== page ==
Moderna (Nasdaq:MRNA) posted first-quarter results today that beat the earnings consensus on Wall Street but slightly missed on revenue estimates.
The company reported profits of $1.2 billion, or $2.84 per share, on sales of $1.9 billion for the three months ended March 31, for a sales growth of 24112% compared with Q1 2020.
Earnings per share were $2.84, 45¢ ahead of The Street, where analysts were looking for sales of $2.04 billion.
“In the first quarter, the Moderna team delivered on its supply commitments to many governments and helped protect more than 100 million people. This accomplishment translated into our first profitable quarter in the company’s history, after 10 years of scientific innovation and several billion dollars invested to make our mRNA platform a reality,” CEO Stéphane Bancel said in a news release.
“Based on these first quarter accomplishments and our current manufacturing scale-up trajectory, we were pleased to again increase our base plan for 2021 to 800 million doses. The Moderna team and our manufacturing partners are working hard to get as close to 1 billion doses in 2021 as we can. The feedback from governments around the world requesting high-efficacy mRNA vaccines and variant boosters is overwhelming. We are now actively engaged in discussions and agreements for 2022 with all of the governments we are currently supplying for 2021. On top of that, new partnerships, like COVAX, for up to 466 million doses in 2022 and discussions with new governments in Asia, Middle East, Africa and Latin America, make us believe that our total advance purchase agreements for 2022 should be higher than those in 2021.”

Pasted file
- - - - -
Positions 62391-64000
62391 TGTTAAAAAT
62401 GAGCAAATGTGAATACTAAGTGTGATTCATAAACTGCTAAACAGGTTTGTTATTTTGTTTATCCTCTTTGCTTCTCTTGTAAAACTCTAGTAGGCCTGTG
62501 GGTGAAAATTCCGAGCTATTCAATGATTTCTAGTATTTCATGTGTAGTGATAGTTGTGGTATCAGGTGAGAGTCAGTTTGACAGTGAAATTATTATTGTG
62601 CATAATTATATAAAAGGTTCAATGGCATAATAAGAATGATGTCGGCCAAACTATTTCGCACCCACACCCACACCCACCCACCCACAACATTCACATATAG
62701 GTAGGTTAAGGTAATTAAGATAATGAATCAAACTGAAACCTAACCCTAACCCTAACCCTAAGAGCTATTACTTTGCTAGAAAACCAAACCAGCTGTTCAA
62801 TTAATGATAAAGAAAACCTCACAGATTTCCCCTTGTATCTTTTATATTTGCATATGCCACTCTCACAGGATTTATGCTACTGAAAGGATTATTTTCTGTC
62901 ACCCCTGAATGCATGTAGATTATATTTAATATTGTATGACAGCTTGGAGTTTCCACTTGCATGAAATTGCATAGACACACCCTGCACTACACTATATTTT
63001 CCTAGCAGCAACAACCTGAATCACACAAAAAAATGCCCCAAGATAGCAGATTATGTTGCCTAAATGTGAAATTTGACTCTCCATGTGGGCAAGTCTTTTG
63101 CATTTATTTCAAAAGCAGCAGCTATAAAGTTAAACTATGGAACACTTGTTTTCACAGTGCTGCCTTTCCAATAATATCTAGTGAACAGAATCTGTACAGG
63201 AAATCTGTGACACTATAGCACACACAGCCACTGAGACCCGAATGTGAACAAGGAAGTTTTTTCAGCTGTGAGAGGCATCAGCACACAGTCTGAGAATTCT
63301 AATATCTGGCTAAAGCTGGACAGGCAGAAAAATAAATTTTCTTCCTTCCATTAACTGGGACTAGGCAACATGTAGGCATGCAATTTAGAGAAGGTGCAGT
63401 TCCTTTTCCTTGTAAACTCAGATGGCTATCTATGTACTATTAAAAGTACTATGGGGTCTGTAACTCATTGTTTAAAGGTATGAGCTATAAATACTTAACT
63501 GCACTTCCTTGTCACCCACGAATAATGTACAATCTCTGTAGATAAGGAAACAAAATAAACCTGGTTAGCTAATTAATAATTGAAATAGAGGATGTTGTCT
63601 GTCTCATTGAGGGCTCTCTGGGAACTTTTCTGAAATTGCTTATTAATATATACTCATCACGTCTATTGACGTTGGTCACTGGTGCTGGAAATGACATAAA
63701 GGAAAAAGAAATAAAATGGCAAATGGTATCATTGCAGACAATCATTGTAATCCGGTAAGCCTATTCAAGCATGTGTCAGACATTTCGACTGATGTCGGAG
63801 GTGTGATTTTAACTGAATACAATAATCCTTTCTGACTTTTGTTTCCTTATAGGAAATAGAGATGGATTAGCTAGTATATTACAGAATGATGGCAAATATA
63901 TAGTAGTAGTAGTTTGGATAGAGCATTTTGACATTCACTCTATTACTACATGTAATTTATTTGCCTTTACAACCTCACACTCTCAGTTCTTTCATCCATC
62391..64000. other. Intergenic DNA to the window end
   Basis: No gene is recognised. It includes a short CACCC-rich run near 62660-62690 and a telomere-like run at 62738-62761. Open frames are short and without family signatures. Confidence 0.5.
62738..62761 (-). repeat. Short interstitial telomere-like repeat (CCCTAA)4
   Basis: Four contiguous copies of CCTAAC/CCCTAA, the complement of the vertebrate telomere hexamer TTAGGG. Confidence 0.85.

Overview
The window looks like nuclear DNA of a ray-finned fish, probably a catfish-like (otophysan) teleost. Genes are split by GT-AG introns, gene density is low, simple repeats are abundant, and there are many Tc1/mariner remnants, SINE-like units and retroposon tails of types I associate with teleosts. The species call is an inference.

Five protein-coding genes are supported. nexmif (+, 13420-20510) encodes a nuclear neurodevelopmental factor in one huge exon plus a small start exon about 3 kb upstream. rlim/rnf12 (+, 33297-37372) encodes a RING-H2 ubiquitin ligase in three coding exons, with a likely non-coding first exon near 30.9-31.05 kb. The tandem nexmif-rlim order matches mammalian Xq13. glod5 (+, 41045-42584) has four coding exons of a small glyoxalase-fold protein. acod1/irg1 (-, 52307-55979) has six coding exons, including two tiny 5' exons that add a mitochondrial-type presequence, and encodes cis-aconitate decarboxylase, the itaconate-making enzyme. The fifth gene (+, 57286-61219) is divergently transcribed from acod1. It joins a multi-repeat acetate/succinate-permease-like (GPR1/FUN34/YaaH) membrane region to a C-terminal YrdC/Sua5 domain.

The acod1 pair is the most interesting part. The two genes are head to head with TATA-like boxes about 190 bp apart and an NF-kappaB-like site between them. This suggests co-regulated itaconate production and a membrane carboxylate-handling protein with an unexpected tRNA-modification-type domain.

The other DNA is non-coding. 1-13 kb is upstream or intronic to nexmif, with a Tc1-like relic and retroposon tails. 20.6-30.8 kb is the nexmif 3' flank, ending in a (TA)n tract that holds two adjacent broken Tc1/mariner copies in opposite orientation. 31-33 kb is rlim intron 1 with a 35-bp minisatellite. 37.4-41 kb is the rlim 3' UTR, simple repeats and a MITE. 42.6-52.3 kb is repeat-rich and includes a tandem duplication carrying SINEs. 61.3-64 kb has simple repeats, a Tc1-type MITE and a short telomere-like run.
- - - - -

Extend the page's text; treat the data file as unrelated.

Moderna said it expects to log $19.2 billion in product sales by the end of the year.
U.S. Trade Representative Katherine Tai yesterday announced that the Biden administration supported waiving IP protections for COVID-19 vaccinations. The news left shares in Moderna and Pfizer down -6% and -3.5%, respectively, shortly after the announcement.
Moderna also released results of its COVID-19 vaccine trials for people aged 12 to 17, which reported that its vaccine was 96% effective against the virus. It also said that a single booster dose of 50 µg of the vaccine increased neutralizing titers against SARS-CoV-2 and two other variants in previously vaccinated clinical trial participants.
Shares in MRNA were down -1.27% to $160.78 apiece in afternoon trading.